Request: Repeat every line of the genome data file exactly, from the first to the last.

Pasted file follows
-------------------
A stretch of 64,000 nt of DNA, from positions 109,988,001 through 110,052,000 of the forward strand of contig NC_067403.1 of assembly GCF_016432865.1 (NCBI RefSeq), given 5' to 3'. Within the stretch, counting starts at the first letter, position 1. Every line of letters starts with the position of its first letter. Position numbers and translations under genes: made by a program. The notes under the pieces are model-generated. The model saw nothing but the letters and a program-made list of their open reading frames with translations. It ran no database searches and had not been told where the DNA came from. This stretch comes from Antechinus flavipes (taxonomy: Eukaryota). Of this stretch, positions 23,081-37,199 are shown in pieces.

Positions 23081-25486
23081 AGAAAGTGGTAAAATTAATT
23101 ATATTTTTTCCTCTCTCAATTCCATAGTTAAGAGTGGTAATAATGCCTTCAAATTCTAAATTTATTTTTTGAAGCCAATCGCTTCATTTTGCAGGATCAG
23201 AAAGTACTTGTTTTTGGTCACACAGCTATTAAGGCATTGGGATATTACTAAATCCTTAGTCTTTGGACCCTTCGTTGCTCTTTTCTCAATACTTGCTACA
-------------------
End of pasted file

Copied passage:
A stretch of 64,000 nt of DNA, from positions 109,988,001 through 110,052,000 of the forward strand of contig NC_067403.1 of assembly GCF_016432865.1 (NCBI RefSeq), given 5' to 3'. Within the stretch, counting starts at the first letter, position 1. Every line of letters starts with the position of its first letter. Position numbers and translations under genes: made by a program. The notes under the pieces are model-generated. The model saw nothing but the letters and a program-made list of their open reading frames with translations. It ran no database searches and had not been told where the DNA came from. This stretch comes from Antechinus flavipes (taxonomy: Eukaryota). Of this stretch, positions 23,081-37,199 are shown in pieces.

Positions 23081-25486
23081 AGAAAGTGGTAAAATTAATT
23101 ATATTTTTTCCTCTCTCAATTCCATAGTTAAGAGTGGTAATAATGCCTTCAAATTCTAAATTTATTTTTTGAAGCCAATCGCTTCATTTTGCAGGATCAG
23201 AAAGTACTTGTTTTTGGTCACACAGCTATTAAGGCATTGGGATATTACTAAATCCTTAGTCTTTGGACCCTTCGTTGCTCTTTTCTCAATACTTGCTACA